SLIDESHOW: 43rd Annual Carolina BalloonFest In Statesville

SLIDESHOW: 43rd Annual Carolina BalloonFest In Statesville
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By David Rogers. October 29, 2016. STATESVILLE, NC — There were times last weekend when the skies above Statesville were like something out of children’s book or fairy tale. On second thought, maybe the Carolina BalloonFest was just that — a delight to young and old alike.

It was the 43rd running of this hugely popular event and although some strong winds and inclement weather cancelled flights on Friday, by Saturday things had calmed down and the BalloonFest got fully underway. Early risers were lucky enough Saturday morning to see dozens of hot air balloons launch all at the same time, filling the skies over Iredell County.

Where’s Merlin?

Few BalloonFest visitors seem to realize that an important part of this type of event is comprised of sanctioned competitions — and the pilots take the competitions very seriously, often equipping their balloons with sophisticated programs to track wind speed and direction before they fly, and with Global Positioning System (GPS) receivers onboard their balloons that help them not only find the next target, but assist them in finding the best altitude to get to the next target.

Points are scored by flying over targets on the ground and dropping something resembling a weighted bean bag as close to the marker as possible. One flight director noted to Blowing Rock News, “In the early days of competition flying, some pilots felt fortunate to drop a marker within a few hundred feet of a target. Today, the center of a target might have dozens of markers within a foot of the target’s center. The competition has become so fierce that penalty points or a rules violation can make the difference between winning and losing, just like Nascar has penalties and even disqualifications.

Taking aim at that target.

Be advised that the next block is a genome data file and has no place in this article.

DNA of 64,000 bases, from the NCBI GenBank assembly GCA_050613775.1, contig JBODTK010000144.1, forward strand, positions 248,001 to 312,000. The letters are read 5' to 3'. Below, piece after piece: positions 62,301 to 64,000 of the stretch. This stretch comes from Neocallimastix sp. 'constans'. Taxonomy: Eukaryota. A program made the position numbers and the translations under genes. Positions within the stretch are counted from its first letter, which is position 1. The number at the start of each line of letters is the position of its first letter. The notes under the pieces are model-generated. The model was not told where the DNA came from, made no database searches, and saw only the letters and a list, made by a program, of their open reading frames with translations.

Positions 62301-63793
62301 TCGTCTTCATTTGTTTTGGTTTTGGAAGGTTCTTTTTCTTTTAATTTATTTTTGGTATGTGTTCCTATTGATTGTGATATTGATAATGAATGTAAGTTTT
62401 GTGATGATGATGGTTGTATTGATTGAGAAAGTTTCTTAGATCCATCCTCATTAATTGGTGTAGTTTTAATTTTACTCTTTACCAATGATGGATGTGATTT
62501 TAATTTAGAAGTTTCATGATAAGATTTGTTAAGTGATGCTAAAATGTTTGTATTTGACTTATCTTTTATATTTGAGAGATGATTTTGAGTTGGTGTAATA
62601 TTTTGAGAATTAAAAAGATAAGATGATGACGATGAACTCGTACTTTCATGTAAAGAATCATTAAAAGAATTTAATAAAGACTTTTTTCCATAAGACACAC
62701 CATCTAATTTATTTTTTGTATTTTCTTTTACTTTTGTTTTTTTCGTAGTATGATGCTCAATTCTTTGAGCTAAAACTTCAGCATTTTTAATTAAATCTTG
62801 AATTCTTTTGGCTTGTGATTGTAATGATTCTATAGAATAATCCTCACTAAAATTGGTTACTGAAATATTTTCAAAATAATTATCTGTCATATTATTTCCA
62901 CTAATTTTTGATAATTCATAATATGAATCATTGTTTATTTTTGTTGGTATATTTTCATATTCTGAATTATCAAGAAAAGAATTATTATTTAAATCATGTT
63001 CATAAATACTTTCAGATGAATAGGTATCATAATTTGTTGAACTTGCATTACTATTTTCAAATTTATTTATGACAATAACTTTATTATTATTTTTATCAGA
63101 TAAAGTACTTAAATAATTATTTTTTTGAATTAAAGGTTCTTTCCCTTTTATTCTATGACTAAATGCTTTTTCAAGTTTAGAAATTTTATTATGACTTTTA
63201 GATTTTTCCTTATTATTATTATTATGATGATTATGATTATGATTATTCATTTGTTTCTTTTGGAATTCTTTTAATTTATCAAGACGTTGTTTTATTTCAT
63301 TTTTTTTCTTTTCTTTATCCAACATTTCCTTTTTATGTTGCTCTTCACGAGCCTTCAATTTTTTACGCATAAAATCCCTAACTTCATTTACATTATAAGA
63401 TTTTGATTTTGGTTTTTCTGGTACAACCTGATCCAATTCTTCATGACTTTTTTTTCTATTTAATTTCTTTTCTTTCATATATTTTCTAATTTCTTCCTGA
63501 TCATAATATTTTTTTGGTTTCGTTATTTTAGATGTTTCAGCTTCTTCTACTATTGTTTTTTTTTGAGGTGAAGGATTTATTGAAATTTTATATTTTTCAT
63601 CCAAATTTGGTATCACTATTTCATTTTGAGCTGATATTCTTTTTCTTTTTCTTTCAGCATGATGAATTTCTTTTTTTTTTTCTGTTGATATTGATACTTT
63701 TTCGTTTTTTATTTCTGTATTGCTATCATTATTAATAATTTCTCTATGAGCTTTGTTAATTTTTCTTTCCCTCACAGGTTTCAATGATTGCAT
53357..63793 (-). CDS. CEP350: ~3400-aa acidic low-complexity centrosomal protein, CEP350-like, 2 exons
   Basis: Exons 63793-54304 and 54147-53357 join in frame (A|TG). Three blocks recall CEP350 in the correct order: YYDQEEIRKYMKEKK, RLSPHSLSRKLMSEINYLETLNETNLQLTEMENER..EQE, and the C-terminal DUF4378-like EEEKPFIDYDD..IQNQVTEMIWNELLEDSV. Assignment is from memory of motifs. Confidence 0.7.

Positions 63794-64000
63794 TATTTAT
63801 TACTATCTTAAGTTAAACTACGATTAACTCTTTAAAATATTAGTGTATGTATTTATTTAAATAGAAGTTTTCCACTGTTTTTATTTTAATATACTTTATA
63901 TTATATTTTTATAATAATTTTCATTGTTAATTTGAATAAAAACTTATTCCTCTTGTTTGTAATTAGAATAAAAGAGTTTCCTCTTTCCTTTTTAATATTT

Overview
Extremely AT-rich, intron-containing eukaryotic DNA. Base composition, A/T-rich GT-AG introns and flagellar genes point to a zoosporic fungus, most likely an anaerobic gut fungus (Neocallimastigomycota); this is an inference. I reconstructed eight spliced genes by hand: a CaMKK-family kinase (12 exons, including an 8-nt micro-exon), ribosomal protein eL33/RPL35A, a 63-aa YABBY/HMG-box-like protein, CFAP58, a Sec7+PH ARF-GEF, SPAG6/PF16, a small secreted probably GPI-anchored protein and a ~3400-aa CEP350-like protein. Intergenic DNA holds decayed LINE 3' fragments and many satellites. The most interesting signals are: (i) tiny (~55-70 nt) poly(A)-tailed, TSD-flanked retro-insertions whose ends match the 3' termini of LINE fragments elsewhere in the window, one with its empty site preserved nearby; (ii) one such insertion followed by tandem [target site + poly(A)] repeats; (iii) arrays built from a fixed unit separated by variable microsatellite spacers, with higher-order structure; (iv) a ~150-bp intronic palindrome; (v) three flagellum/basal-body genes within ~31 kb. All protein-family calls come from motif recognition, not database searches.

Other competitions are also popular:

  • Hare and Hound. All the balloons launch from the same site, usually a festival. One balloon takes off first and is the hare balloon. The other balloons are called the hounds, and they will launch a predetermined time after the hare. The hare lands at a suitable site and lays out a large fabric X, usually about 50 feet in diameter. The hound balloons attempt to drop their markers as close to the center of the X as possible. The closest marker achieves the highest score.
  • Convergent Navigational Task (CNT). The target X is placed in a secure area, usually the festival site. The balloons can launch anywhere they want as long as they are outside of a predetermined radius from the X, usually 1, 2, or 3 miles. Pilots fly in, drop their markers at the X, and scoring is based on the distance from the center of the X.
  • Watership Down. This is a two-part task that combines a CNT with a Hare and Hound. Competitors take off outside of a predetermined radius of the first target (usually at the festival site) and drop their first marker. The hare balloon launches from the first X and the hound balloons continue on to drop their second marker at the X set down by the hare.
  • Key Grab. A Key grab is nearly identical to a CNT, but instead of an X at the target, a pole 10 or 20 feet high is the target. A detachable ring is fastened to the top of the pole. The first pilot who removes the ring wins the prize. Prizes can be almost anything; new cars, cash, and even new balloons have been given away! An X for a CNT is often placed near the pole and the two tasks are flown simultaneously. Throw your marker and grab the ring – you can do quite well in a single flight!
  • Minimum Distance Double Drop. The
    Ahead of the pack.